Burr what happened to the weekend?
I’ve collected quite a few bits that need pin headers soldering over the past few weeks and for another project I’m working on I wanted to do some testing with a relay.
First up was drilling the stripboard for a relay and a couple of SMD diodes.
Since I wanted to use it in a breadboard I went for the copper side up so it was easy to see the orientation of the diodes/relay without having to flip it or use a sticker.
To accommodate the TXS2-4.5V relay I bent the pins over “SMD” style so it could be mounted on the top of the stripboard. If only Farnell had the SMD relay I originally wanted to use in stock this wouldn’t have been needed.
By the time I’d finished the stripboard was a little scorched as the hot air gun was turned up too high from the previous job.
I then went for a bulk solder on the pins I could hold in place with the breadboard – I2C Level Shifter / Adafruit MAX4466 / Sparkfun ESP8266.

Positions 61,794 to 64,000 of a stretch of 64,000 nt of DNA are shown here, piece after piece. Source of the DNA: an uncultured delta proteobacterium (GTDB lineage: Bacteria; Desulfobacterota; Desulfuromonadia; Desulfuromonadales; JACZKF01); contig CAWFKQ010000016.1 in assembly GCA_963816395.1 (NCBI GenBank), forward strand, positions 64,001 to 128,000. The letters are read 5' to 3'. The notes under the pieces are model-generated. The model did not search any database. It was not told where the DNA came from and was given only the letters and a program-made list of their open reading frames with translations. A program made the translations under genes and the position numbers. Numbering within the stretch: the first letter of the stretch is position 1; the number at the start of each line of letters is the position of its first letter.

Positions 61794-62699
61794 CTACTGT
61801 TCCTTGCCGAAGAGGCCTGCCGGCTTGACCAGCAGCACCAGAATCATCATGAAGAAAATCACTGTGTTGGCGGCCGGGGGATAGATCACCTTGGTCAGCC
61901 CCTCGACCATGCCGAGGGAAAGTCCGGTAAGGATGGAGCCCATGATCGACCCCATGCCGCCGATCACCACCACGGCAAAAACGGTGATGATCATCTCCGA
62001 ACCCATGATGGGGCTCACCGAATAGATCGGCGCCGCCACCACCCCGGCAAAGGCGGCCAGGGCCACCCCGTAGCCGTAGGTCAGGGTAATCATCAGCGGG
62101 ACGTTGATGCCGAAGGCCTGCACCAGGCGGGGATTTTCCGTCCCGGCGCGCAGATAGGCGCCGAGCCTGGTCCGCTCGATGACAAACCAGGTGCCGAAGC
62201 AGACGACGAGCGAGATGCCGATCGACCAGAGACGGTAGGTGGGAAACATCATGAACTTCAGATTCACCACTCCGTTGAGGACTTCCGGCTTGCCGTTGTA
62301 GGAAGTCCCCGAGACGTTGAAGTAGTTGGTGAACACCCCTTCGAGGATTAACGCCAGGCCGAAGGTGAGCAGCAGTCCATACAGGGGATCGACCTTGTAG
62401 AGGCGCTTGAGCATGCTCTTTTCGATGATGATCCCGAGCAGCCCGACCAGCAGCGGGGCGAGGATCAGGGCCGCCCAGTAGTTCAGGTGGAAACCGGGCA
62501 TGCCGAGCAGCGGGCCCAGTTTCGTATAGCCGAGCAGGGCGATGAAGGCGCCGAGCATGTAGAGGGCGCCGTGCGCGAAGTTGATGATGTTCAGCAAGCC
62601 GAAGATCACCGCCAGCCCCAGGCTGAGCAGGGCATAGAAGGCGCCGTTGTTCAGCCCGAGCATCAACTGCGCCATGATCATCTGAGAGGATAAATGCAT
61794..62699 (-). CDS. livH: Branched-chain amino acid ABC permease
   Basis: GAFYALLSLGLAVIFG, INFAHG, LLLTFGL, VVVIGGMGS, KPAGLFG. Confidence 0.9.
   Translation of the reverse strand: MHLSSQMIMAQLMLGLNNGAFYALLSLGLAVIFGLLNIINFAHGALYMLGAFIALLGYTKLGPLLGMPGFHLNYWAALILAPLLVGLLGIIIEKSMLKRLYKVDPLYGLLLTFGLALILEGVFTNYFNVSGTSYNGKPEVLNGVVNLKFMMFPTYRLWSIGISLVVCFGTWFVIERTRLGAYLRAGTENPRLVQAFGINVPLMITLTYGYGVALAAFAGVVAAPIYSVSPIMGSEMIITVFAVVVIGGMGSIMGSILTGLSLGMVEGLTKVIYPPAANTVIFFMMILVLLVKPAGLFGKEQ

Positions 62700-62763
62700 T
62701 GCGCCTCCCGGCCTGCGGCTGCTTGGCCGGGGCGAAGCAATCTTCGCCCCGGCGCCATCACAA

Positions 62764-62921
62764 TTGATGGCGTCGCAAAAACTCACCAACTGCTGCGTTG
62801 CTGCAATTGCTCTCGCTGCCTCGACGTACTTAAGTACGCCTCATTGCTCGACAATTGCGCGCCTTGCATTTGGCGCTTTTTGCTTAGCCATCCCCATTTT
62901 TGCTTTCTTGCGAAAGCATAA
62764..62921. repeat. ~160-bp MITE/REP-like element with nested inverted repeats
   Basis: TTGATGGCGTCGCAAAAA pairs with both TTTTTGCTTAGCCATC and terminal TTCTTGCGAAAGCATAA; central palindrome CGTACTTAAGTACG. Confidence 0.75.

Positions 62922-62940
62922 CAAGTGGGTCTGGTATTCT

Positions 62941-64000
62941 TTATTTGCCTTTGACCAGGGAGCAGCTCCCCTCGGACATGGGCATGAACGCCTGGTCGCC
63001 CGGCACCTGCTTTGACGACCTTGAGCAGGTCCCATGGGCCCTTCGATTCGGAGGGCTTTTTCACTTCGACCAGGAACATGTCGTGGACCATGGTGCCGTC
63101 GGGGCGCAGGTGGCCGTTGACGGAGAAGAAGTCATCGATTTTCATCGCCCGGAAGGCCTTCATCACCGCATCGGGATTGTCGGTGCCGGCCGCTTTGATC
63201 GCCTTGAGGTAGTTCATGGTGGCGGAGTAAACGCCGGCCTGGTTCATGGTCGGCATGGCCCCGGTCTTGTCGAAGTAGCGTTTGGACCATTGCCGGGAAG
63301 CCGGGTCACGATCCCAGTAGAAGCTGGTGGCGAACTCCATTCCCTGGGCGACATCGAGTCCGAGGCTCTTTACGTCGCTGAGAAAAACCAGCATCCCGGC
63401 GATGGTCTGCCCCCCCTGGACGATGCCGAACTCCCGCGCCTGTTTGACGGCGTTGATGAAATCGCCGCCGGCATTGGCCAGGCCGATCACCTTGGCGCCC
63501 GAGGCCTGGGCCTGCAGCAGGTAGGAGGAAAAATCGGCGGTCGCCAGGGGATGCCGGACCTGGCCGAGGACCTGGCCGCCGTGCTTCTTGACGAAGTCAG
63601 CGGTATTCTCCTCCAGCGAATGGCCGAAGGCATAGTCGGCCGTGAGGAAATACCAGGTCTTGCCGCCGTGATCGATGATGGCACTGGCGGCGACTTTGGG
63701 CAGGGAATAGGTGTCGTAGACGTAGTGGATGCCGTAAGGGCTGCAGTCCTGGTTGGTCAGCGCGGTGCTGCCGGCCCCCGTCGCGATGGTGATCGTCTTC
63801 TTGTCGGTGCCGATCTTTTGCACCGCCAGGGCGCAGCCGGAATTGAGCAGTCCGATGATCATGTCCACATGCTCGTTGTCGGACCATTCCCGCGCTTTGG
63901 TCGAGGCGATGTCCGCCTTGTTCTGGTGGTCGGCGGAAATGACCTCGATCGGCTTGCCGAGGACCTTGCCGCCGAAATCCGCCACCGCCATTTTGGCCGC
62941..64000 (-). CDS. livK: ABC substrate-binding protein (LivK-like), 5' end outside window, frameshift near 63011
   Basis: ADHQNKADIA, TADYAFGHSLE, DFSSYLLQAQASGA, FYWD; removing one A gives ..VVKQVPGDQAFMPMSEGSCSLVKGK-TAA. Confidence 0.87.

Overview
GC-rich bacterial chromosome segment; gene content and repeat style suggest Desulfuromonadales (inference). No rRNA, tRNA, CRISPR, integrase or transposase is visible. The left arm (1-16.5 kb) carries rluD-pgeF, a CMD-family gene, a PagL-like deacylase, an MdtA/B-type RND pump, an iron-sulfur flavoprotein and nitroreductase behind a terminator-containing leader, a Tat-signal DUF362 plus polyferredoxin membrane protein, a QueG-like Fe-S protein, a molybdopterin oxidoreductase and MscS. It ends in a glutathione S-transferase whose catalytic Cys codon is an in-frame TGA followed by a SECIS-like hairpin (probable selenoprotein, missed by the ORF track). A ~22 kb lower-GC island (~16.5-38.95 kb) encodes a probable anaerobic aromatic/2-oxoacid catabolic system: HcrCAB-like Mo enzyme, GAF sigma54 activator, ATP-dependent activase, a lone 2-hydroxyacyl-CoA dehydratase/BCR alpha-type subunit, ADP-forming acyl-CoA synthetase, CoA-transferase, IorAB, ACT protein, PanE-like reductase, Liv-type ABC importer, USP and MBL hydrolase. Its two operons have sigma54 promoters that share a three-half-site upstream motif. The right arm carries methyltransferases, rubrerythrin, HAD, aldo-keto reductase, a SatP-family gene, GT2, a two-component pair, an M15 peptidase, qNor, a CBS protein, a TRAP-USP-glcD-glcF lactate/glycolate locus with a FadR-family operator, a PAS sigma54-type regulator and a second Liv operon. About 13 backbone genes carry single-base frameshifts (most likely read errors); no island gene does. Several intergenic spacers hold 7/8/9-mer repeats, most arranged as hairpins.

I’m planning to use the Pololu U3V50F5 step up voltage regulator in my 9x9x9 LED cube project to boost the battery voltage to power the Raspberry Pi so I went with the screw terminals which looked a bit lost in the pads :(.
To connect the TURNIGY3V7-750 to a Sparkfun ESP8266 I needed to switch it to the JST connector. Chopping one wire at a time makes it a little safer but the wires are probably stiff enough to stay in position for a few minutes whilst soldering and popping a section of heat shrink tube over them.
Since I had a few W25Q128FV left over from the Teensy+OctoWS2811B+Hat v1.1 board I populated it on the Teensy Audio Adaptor Board, 16MB of FLASH might come in handy one day…
I ordered a set of stackable headers for the Teensy 3.2 so I could still access the pins whilst connected to the Teensy Audio Adaptor. I decided against using the 5 pin connector on the end as they served no purpose with the audio adapter and also prevented using the Teensy in a breadboard.
The poor Arduino Leonardo was unlucky tonight as I have no immediate use for it.